Three years after I gave up spending all my money on King Gillette and switched to an eternal straight razor, I can conclude that I have made the right choice (and one of the best investments in my life). Besides saving lots of money and learning a new craft, I made some important progress in the quality of my shaving. Here the 3 points I think most important for the quality of the shave.
- Long soaping process. The more time I spend on soaping, the smoother the shave and the less accidents happen. When I am limited in time, it often happens that I speed the soaping process up. The result is either an accident, bad shave, pain, etc. So taking time (at least 2 minutes) makes the hair soft and ready to be shaved.
- Learning how to sharpen knifes in general and razors in particular. The sharpness of the razor is crucial for the quality of the shave. I rather spend money on sharpening stones than on expensive razors or knifes. Any knife can be used for a shave if it is sharp enough. I shaved myself already with a regular $1 kitchen knife. There was no big difference in quality. Learning how to sharpen knifes with for example japanese water stones brings numerous advantages. Firstly, saving money on sharpening services and new kitchen knifes (by the way, manually sharpened knifes are a lot sharper then brand new knifes). Secondly, always a perfectly sharp razor and perfectly sharp kitchen knifes. Onions do not burn the eyes when cut with a sharp knifes. Sharp knifes produce less accidents. etc. Lastly, it is fun to sharpen knifes. By the way, sharpening knifes has something meditative touch such as shaving with a straight razor. Learning the craft of sharpening knifes is a lifelong process. It is like being on the quest for the perfectly sharp knife.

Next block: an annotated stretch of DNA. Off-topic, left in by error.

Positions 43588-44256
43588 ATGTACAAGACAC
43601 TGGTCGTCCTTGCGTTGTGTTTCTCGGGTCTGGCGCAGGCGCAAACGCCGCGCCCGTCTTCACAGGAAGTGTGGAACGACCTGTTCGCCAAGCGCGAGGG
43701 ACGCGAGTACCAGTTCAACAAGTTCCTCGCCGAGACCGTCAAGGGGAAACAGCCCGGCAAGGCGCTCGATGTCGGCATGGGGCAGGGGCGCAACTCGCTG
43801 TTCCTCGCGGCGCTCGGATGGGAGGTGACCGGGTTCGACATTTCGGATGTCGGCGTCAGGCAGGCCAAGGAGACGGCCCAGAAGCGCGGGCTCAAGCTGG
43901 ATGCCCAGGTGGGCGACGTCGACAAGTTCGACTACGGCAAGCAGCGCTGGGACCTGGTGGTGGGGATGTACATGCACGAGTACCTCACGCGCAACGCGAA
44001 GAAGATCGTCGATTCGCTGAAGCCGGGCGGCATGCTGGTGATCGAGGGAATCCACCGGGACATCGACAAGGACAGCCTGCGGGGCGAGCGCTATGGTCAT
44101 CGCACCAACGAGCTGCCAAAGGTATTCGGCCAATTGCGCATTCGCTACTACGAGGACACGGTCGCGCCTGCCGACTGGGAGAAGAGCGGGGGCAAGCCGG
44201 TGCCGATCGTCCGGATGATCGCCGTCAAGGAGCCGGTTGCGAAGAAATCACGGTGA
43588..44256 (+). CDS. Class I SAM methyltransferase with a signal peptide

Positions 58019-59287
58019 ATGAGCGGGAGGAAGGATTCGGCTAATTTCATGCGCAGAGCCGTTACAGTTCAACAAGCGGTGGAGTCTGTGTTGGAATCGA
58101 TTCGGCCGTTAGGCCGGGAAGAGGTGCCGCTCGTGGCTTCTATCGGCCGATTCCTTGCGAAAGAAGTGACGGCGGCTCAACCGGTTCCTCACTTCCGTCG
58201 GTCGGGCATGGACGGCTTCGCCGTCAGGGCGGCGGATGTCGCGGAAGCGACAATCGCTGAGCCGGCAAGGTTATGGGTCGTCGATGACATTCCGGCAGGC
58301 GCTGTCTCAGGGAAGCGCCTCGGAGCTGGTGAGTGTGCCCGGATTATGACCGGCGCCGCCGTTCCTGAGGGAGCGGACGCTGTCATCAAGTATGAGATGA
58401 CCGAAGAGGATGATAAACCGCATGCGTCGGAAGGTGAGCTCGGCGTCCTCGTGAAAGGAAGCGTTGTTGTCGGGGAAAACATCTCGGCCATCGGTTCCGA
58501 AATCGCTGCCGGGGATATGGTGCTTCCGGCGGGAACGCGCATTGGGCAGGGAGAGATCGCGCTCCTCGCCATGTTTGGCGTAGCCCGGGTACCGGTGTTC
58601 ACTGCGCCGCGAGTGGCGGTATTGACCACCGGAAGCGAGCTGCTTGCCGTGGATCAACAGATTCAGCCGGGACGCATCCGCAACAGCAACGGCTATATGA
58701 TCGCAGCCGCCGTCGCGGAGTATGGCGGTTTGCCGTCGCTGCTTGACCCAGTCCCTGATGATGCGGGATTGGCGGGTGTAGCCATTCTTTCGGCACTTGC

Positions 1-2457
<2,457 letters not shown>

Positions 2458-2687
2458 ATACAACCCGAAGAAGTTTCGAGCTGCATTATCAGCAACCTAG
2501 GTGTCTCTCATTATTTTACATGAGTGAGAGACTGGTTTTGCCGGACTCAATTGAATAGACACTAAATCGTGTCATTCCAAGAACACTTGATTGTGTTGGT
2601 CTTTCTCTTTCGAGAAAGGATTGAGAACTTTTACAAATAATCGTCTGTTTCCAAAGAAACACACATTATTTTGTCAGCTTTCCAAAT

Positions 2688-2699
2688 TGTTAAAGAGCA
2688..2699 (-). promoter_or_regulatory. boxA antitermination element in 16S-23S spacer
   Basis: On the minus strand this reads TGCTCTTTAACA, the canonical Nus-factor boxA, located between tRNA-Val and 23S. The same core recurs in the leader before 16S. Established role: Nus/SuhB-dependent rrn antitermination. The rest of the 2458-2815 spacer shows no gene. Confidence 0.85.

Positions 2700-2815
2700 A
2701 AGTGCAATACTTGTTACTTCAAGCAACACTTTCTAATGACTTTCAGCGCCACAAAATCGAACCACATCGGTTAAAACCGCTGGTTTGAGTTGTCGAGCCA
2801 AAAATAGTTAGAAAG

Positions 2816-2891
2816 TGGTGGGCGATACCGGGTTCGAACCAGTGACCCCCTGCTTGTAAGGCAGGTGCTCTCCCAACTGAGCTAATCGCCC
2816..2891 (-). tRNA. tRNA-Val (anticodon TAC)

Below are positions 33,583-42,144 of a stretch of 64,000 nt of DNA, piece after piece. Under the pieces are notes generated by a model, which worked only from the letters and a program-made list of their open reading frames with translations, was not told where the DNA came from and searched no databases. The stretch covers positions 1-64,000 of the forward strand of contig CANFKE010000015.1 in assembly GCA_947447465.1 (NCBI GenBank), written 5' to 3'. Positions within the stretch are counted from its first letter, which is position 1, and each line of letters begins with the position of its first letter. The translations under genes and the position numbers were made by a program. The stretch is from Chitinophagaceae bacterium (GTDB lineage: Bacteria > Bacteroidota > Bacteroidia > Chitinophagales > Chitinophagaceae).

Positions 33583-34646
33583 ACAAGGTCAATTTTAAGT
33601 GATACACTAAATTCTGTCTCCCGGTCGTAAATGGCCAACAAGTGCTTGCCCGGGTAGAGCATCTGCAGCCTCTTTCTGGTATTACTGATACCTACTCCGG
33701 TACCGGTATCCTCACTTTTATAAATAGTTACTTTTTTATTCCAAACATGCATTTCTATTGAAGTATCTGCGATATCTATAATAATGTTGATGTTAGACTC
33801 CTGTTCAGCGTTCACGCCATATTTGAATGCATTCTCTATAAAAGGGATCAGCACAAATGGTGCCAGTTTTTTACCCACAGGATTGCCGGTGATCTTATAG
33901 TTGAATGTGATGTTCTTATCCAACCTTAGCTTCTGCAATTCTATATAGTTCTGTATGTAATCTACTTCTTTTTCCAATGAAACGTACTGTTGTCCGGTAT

- No pressure. A sharp razor does not require you to apply force on the blade while shaving. Any force would result in the blade entering deeper in the skin and this again influences the angle between the blade and the hair (less than the optimal 60 degrees) and could dig the blade rather in the skin than in the hair. A consequence of too much pressure will be that accidents happen, the skin gets irritated, and the blade will need sharpening much sooner than without pressure.
Here some more reading about shaving with a straight razor http://artofmanliness.com/2009/10/06/how-to-straight-razor-shave/
Shaving with a straight razor is really fun.